This is not a celebration, not in any way. This was not great. This was AWFUL, but it changed the conversation around gaming forever, so we include it here. A campaign of sexism and misogyny that targeted three female members of the gaming community in 2014, it was all done under the banner of “ethics in game journalism.” Game developers Zoe Quinn and Brianna Wu, alongside critic Anita Sarkeesian, were relentlessly trolled, doxed, threatened with rape, and also threatened with death. The trolls felt empowered by their new gamergate hashtag, and emerged from under their digital bridges waving digital torches. The three targets stood firm anyway, though their lives will never be the same. Described by some as a culture war, it proved to be a clear example of how toxic and awful the Internet and its users are capable of being. It changed the conversation around gaming, but it also changed the conversation around basic human decency, which can be summed up with two words: BE BETTER.
The Hunger Games becomes the first #1 Female Led Film since The Exorcist
It may have been the first, but thankfully it was not the last. Jennifer Lawrence’s starring turn in this tale of volunteering as tribute for the worst season of Survivor ever shown opened an important door, and it showed studios that films with female protagonists can be successful. Scarlett Johansson continued to demonstrate the possibilities with Lucy, and of course Wonder Woman eventually came along and lassoed its way to victory. Long overdue, but at least it finally happened. Here’s hoping the trend continues.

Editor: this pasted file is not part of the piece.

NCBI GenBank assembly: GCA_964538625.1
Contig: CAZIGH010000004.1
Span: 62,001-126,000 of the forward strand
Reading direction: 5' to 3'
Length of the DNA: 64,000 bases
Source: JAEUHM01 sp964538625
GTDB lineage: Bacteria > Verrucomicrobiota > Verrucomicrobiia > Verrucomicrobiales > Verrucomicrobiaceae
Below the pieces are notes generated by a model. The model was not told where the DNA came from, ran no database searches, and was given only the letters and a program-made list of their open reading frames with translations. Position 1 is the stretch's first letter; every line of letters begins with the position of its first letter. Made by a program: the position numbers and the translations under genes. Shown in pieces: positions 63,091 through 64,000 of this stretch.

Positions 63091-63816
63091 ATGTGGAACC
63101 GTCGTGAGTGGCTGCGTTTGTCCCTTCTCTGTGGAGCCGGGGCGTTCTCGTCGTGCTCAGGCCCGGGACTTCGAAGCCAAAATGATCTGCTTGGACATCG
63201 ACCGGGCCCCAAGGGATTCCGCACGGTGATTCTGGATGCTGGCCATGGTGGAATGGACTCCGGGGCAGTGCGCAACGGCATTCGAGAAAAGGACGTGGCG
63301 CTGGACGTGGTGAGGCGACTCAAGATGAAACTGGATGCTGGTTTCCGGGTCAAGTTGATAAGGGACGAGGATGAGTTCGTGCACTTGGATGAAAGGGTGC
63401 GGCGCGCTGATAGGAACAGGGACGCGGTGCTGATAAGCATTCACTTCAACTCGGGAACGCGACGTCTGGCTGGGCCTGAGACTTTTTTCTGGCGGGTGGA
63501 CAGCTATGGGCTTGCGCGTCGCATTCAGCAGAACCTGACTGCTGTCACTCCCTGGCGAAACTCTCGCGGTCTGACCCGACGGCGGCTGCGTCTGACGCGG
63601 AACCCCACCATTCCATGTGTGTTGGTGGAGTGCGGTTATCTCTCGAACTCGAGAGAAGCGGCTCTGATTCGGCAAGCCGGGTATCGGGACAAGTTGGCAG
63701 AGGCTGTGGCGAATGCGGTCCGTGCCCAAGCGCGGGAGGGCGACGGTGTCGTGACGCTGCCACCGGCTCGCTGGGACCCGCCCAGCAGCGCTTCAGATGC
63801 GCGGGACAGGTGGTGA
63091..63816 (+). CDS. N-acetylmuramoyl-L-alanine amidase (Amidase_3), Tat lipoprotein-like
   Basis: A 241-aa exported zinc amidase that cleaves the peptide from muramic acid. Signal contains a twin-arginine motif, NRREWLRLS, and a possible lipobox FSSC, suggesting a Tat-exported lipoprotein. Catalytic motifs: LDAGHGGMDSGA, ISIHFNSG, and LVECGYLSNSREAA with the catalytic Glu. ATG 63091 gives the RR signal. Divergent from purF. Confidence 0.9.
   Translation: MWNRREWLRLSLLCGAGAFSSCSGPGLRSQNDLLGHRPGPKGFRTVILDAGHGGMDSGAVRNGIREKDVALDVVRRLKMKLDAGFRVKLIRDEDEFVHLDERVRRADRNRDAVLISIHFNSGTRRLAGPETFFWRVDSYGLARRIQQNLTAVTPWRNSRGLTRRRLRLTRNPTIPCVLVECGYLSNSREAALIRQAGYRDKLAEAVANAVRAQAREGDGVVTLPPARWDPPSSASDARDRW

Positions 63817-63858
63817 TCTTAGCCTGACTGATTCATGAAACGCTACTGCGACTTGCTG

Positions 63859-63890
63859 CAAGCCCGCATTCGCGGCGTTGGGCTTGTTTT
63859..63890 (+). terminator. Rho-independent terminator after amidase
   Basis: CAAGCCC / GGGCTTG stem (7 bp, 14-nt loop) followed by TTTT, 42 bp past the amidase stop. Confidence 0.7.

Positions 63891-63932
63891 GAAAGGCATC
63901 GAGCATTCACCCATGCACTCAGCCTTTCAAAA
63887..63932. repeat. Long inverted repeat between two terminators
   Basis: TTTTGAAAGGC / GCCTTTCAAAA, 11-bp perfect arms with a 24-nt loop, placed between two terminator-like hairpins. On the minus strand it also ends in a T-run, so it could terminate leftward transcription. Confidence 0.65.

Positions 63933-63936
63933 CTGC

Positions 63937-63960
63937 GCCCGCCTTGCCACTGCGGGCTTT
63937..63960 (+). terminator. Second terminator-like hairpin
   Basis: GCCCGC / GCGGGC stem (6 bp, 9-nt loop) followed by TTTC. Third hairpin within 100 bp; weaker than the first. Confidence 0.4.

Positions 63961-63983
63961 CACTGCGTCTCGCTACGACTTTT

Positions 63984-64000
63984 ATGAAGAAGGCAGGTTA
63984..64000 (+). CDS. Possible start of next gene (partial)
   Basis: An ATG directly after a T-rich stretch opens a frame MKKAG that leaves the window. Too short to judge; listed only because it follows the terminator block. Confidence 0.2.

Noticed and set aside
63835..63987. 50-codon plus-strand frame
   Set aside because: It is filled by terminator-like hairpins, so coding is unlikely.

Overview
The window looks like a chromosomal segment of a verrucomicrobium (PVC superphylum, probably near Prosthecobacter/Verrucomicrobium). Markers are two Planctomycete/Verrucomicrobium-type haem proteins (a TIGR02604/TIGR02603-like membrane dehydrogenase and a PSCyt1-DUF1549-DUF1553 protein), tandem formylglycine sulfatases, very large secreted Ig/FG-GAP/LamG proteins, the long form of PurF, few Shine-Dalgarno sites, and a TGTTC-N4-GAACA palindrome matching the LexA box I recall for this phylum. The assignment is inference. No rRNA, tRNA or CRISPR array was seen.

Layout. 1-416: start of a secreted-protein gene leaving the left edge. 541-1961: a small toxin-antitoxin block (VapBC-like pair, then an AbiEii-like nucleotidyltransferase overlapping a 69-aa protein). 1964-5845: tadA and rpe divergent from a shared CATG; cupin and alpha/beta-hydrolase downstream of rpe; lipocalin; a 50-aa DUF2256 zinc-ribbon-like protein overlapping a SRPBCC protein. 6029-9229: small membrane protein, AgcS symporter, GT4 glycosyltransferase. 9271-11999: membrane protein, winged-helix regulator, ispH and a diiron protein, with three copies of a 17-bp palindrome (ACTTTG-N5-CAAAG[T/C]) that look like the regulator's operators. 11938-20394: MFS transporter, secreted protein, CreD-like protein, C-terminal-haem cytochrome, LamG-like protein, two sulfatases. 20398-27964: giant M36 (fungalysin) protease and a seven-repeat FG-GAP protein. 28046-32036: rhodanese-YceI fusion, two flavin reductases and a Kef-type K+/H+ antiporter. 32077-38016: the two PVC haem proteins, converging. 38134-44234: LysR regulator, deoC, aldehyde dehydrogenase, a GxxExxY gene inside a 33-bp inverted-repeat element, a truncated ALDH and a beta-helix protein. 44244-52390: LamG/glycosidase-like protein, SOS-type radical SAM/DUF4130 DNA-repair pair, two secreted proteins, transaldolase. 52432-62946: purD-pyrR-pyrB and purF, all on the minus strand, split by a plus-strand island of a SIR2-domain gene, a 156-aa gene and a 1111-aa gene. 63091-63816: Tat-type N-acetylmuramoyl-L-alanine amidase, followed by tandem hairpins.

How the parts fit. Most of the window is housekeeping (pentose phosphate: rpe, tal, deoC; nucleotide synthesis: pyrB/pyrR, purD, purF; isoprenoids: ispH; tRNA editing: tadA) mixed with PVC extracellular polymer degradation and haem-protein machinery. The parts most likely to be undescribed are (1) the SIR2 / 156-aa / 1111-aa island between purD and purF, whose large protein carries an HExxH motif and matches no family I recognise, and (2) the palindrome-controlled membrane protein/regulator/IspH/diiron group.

Jodie Whittaker is cast as The Doctor
Being a show in which the lead character regenerates into a different body every few years, Doctor Who has brought in some brilliant actors to play the title role—but before now, they had all been male. Could Time Lords change their gender? Steven Moffat showed us a few examples that this was possible, most notably when he had series villain The Master regenerate into the absurd mad genius that is Michelle Gomez. This gave fans hope that maybe, one day, our favorite madman in a box could potentially be played by a female, or at least by a non-white actor. Incoming showrunner Incoming showrunner Chris Chibnall is the one who finally made it happen. As sad as we were to lose the masterful Peter Capaldi, we took solace in the notion that he was handing the TARDIS key off to Doctor #13, played by Jodie Whittaker. Known from her performances in Chibnall’s Broadchurch as well as the incredibly fun Attack the Block, Whittaker was a natural, and in proved to simply “be” the Doctor in her first few seconds on screen. It took 52 years and 12 different Doctors (plus John Hurt) but Whittaker’s performance made it worth the wait.
Jurassic World grosses over $500 million worldwide in its first weekend
Was it Chris Pratt? The dinosaurs? IMAX prices? Maybe it was that shot of Bryce Dallas Howard running in heels, but whatever it was, this was a massive haul. This old dino-franchise showed that it didn’t just have life left in it; it had life-that-finds-a-way left in it. In the age of streaming and dwindling sales at the box office, this was a sign that maybe things could turn around. As good as this record was, it didn’t last long, oddly enough. A little space movie came along a few months later and blew it out of the stars.
Killing the Star Wars Extended Universe